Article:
Monday, January 05, 2015

Increasing Income Inequality: No Diploma, Births to Unmarried Women, and Higher Taxes Boost Inequality

Over the past two decades, U.S. income inequality, as measured by the Gini Coefficient (GC), has risen dramatically. This has resulted in a parade of politicians calling for taxing high income workers more heavily as a remedy.

However, data from the states undermine this simplistic strategy. In 2011, states with the least income inequality were: Utah with the least, followed by Alaska, Wyoming, New Hampshire, and Iowa. The five states, including DC, with the greatest income inequality were: District of Columbia with the highest followed, by New York, Connecticut, Massachusetts and Louisiana. Importantly, three of the states with the least income inequality, Alaska, Wyoming and New Hampshire had no income tax.

Furthermore, the latest tax rankings (1=highest taxes) from the National Tax Foundation show that the states with the least inequality with (tax rankings) were: Utah (28), Alaska (49), Wyoming (50), and Iowa (29). The states with the greatest degree of income inequality had rankings of: DC (20), New York (1), Connecticut (3), Massachusetts (11) and Louisiana (46). Thus, all of the states with greatest inequality, except for Louisiana, had state and local tax burdens in the top half of all states. Additionally, all of the states with the least income inequality ranked in the bottom half of states in terms of state and local tax burdens.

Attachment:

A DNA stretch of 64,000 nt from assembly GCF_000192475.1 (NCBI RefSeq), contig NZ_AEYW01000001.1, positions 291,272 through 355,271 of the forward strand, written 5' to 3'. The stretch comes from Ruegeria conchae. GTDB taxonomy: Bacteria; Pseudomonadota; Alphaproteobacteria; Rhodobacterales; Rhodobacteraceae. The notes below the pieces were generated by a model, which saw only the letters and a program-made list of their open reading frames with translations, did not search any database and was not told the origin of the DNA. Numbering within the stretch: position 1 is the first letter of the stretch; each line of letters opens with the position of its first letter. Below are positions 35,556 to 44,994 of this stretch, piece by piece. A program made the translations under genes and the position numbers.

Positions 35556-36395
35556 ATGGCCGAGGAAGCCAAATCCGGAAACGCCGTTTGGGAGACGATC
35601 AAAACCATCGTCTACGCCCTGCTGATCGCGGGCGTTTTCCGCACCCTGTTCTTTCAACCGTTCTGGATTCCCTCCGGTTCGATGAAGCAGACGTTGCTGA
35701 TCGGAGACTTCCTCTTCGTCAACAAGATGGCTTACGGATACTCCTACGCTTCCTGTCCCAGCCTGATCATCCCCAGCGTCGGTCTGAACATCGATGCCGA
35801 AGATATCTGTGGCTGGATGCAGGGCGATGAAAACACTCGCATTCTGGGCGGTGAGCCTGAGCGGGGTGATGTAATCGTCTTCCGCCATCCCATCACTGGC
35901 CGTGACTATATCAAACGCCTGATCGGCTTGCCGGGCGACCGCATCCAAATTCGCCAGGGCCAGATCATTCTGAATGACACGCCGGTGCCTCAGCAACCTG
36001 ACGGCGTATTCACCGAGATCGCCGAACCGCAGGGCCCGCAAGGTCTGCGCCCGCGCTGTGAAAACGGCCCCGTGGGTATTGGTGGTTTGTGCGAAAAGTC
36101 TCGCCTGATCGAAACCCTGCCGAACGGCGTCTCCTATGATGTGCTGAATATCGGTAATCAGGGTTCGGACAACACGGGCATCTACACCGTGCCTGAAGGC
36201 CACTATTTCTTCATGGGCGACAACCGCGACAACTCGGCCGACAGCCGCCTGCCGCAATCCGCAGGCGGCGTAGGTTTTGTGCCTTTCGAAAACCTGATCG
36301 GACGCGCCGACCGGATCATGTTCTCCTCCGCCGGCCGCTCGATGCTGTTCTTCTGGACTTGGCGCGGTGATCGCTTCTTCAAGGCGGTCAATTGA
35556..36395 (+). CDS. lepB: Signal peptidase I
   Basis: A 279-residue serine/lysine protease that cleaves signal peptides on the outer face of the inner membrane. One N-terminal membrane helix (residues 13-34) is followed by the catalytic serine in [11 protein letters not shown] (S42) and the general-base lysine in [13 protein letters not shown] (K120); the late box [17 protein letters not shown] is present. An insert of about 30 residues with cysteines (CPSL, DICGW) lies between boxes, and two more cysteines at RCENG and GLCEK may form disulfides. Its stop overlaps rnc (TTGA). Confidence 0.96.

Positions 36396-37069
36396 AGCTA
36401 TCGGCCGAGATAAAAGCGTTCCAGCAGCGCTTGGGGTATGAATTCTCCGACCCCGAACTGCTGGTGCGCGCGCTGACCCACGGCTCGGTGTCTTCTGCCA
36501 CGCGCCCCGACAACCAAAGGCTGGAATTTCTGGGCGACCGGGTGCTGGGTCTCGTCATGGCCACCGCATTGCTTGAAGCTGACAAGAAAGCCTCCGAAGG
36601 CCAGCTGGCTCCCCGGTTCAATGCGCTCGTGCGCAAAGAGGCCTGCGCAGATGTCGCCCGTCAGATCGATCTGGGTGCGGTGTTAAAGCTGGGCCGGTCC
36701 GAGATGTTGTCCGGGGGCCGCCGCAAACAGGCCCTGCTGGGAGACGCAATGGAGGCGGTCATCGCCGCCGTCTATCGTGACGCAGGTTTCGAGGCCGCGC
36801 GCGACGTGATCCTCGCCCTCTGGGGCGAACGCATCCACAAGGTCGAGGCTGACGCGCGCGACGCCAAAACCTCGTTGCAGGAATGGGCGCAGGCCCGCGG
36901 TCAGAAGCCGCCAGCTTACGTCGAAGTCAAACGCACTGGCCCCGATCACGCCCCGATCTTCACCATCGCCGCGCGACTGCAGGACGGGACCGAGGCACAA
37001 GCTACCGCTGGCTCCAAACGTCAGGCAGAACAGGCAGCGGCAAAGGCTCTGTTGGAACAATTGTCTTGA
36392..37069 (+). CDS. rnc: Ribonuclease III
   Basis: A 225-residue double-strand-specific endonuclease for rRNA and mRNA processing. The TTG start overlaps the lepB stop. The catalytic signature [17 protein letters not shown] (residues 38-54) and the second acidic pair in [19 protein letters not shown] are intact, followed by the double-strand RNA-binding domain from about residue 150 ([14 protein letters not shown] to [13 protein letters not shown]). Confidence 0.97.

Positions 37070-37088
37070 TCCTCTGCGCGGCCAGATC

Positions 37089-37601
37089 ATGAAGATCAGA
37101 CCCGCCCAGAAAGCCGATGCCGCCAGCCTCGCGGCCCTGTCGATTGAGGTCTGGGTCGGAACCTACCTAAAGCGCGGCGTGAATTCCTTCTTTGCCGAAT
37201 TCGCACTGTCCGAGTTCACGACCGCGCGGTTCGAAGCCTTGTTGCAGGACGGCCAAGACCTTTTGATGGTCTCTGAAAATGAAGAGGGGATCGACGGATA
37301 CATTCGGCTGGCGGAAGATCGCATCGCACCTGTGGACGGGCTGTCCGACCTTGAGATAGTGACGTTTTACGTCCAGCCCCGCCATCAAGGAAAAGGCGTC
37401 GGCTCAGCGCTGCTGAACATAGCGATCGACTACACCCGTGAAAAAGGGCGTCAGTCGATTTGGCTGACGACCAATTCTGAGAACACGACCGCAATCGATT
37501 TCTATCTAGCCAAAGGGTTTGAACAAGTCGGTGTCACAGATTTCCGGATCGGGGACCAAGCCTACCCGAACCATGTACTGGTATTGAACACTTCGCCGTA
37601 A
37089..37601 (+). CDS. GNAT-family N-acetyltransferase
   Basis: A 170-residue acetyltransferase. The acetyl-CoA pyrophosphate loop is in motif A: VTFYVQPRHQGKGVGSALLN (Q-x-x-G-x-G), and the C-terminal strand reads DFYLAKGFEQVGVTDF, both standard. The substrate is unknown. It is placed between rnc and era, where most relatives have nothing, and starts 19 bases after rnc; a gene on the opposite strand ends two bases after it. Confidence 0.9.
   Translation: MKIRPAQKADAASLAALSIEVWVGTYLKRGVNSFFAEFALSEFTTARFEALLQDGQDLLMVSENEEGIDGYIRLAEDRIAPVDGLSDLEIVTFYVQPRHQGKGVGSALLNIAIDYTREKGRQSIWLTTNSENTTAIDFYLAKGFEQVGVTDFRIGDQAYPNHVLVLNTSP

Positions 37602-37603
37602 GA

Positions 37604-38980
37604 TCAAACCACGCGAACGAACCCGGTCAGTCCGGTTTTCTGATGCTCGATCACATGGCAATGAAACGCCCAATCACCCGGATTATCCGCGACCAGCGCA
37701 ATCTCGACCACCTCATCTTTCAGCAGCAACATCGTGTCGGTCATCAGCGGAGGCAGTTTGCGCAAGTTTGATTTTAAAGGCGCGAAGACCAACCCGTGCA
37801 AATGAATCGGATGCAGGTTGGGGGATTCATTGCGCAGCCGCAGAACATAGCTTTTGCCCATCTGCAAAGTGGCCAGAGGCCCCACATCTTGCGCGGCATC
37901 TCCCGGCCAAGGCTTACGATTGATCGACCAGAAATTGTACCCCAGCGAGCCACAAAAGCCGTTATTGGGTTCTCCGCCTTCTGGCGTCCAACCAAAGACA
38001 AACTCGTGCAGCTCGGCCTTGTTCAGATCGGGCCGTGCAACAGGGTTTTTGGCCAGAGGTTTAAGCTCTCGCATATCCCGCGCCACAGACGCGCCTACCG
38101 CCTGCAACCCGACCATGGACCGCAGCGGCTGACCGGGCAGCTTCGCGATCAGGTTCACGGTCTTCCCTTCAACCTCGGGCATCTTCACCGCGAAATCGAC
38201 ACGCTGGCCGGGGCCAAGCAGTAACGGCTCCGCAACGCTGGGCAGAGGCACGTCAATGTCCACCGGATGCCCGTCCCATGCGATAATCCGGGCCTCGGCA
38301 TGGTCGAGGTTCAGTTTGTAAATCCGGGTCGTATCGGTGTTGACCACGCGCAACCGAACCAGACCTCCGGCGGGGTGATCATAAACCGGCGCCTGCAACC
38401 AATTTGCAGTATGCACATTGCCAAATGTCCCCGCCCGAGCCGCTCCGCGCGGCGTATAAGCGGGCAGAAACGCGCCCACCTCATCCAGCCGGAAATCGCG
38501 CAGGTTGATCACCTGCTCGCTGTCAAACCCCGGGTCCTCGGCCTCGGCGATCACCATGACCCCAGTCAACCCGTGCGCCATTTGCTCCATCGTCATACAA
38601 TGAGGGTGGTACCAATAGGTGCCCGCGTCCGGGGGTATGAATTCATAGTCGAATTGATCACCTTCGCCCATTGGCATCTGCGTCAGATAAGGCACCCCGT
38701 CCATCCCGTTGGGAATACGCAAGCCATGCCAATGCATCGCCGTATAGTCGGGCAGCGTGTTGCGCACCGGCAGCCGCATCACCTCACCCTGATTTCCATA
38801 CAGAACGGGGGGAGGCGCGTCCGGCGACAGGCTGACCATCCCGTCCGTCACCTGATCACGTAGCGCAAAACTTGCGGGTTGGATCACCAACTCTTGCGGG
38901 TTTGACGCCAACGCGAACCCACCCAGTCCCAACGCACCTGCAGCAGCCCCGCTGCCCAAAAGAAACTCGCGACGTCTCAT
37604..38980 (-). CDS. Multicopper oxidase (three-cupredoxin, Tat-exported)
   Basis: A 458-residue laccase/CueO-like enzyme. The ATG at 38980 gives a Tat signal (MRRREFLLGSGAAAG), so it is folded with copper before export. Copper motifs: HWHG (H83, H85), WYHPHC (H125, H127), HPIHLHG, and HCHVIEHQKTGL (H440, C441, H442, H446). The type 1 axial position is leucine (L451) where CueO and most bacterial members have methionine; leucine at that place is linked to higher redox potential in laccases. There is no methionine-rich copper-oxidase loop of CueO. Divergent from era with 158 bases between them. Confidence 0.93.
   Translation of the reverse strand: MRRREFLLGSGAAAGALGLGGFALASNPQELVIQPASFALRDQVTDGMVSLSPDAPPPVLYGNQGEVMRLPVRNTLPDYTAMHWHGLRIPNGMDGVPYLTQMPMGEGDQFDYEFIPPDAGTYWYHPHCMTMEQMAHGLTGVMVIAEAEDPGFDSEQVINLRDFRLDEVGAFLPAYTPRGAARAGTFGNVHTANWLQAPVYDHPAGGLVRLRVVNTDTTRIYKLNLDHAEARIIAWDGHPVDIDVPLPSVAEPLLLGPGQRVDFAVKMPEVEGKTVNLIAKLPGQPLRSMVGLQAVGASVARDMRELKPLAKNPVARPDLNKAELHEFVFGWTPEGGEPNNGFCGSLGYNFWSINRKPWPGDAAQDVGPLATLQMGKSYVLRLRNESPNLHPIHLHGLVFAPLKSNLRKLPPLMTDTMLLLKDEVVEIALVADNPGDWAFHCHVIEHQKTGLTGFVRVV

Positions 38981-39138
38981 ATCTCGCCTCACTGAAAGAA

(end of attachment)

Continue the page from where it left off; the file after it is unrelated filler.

In order to sort out the factors that contribute to income inequality, Gini Coefficients are statistically modeled against other state population characteristics. It was found that statistically speaking, only the percent of the state population without a high school diploma and percent of births to unmarried women contributed to income inequality. Higher state and local tax burdens did boost income inequality, but the impact was not statistically significant.

Ernie Goss

Dependent = Gini Coefficient
Regression Statistics
Multiple R 0.680028052
R Square 0.462438152
Adjusted R Square 0.415693644
Standard Error 0.015968877
Observations 51

df SS MS F Significance F
Regression 4 0.010090945 0.002522736 9.892887243 7.3394E-06
Residual 46 0.011730232 0.000255005
Total 50 0.021821176

Coefficients Standard Error t Stat P-value Lower 95% Upper 95%
Intercept 0.3731 0.0202 18.5149 0.0000 0.3325 0.4136
No diploma 0.1822 0.0888 2.0521 0.0459 0.0035 0.3609
Non-English speaker 0.0451 0.0248 1.8164 0.0758 -0.0049 0.0951
% unmarried mothers 0.1133 0.0422 2.6885 0.0100 0.0285 0.1982
Taxes as % GDP 0.0558 0.1910 0.2922 0.7715 -0.3287 0.4403